In “Chewing the Scenery,” we round up interesting food-related video from around the Web.
Here’s a smorgasbord of videos to get your week started right.
• After a brutal winter, spring has finally arrived, at least officially (it remains stubbornly cold and wet up here in the N.C. mountains). Let’s start with an earnest paean to the farmers market, from Cooking Up a Story, reporting from Portland.
• Now, let’s get a little wonky. Also from Cooking Up a Story, organic seed breeder Frank Morton gives a short, lucid explanation of what hybrid seeds have meant historically. The agrichemical industry got interested in taking over the seed business long GMOs came along; what attracted Monsanto, et al, was the proliferation of hybrid seed techniques after World War II. Saved hybrid seeds don’t come up “true”–i.e., a seeds from a hybrid butternut squash will not likely grow more butternut squshes. That characteristic makes farmers reliant on suppliers year after year. The rise of hybrids wiped out regional seed-breeding programs, which used tp generate locally adapted strains. Morton explains it all well.
•Let’s move from wonky back to earnest, then onto the deliciously absurd.
I’ve long respected and admired of former Gourmet editor and New York Times restaurant critic Ruth Reichl (evidence here.)
She was masterful at editing Gourmet, because she knew how to maintain the gauzy fantasy world of “good living” proffered by glossy food mags, while adding to it an impressive focus on the political, ecological, and social dilemmas around food. She pursued both zealously; she could run a spread on something like “Provencal spring brunch,” featuring impossibly beautiful models noshing roasted asparagus and aioli in rustic splendor; and a few pages later, drop in a blunt article on slavery in Florida tomato country. For her, there was no contradiction here; she took both aspects of the magazine quite seriously.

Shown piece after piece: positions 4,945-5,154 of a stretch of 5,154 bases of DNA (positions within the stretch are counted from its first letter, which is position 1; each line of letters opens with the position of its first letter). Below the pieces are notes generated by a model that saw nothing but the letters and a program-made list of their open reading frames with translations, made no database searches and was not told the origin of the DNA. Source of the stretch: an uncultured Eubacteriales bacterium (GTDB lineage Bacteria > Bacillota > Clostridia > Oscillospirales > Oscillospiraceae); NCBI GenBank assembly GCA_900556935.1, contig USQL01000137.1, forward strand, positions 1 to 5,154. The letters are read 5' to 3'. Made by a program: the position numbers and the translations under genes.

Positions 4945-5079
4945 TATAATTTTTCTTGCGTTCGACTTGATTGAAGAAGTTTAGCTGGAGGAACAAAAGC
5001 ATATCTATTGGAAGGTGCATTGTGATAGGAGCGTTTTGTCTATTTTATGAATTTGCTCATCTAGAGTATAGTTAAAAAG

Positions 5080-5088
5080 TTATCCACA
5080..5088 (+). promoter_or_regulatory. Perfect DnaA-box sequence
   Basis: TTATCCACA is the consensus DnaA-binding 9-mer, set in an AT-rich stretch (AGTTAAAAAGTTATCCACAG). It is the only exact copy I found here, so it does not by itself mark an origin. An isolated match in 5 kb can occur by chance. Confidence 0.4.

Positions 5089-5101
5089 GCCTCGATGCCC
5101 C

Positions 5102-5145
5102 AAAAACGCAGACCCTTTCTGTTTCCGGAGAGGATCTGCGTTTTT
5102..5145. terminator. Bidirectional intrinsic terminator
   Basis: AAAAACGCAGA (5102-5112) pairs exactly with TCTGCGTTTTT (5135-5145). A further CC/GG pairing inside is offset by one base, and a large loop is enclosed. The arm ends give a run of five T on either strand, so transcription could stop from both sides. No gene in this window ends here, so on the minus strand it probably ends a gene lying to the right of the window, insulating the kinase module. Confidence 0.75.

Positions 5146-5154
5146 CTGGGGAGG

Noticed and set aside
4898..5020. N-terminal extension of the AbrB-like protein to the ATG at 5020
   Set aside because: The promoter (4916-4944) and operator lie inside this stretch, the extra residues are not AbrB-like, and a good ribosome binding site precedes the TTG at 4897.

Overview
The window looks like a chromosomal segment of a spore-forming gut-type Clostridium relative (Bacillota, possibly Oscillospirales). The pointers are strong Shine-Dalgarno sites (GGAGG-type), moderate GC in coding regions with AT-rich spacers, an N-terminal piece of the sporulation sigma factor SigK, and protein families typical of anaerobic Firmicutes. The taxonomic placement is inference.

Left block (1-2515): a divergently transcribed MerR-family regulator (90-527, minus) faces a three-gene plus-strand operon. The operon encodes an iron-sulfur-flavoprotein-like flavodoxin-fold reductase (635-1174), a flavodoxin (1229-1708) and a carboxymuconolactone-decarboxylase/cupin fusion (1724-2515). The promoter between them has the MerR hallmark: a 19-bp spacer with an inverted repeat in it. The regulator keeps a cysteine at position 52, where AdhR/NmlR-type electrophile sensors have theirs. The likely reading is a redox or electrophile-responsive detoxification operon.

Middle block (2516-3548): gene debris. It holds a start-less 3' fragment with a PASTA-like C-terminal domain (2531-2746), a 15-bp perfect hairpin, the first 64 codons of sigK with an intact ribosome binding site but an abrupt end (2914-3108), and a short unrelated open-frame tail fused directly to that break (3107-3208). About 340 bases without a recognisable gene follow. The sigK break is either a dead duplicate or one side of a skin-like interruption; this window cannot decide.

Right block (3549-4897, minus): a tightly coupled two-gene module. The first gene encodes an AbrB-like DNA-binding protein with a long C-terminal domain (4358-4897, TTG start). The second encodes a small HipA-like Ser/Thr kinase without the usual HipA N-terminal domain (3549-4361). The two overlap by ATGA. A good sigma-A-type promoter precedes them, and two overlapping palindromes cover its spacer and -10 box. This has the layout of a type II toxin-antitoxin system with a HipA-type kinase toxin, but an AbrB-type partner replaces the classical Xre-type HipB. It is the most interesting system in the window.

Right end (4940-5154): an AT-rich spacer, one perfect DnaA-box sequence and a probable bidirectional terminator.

In her Twitter feed, Ruth gives her “good living” side free reign. It’s as if her id had commandeered a laptop and a Twitter account. A few days ago, she saw fit to inform the world that ….
Slicing rhubarb, ruby fruit falling from the knife, fresh green scent rushing upward. Outside a purple finch flies past the window.
Here’s another choice sample:
Good night. Hot kimchi, slicked with chiles. Smoky, sweet grilled beef in crisp lettuce. Sake. Slow stroll home down electric streets.
I’m choosing these at random; they go on and on. Anyway, I’m not the only one who marvels at these haiku-like evocations of epicurean bliss. Anthony Bourdain, the food world’s punkish jester, has also taken note, as the video below shows.
And here’s Ruth herself, proving that she’s a good sport, taking note of Bourdain’s having taken note:
Meanwhile, an anonymous genius has gone to the trouble of creating a Twitter feed that mashes up Bourdain’s irreverence with Reichl hyper-reverence. Known as @ruthbourdain, this feed deserves a wide following. Its most magnificent tweets are not printable in a family online environmental rag. Long live @ruthreichl and @ruthbourdain!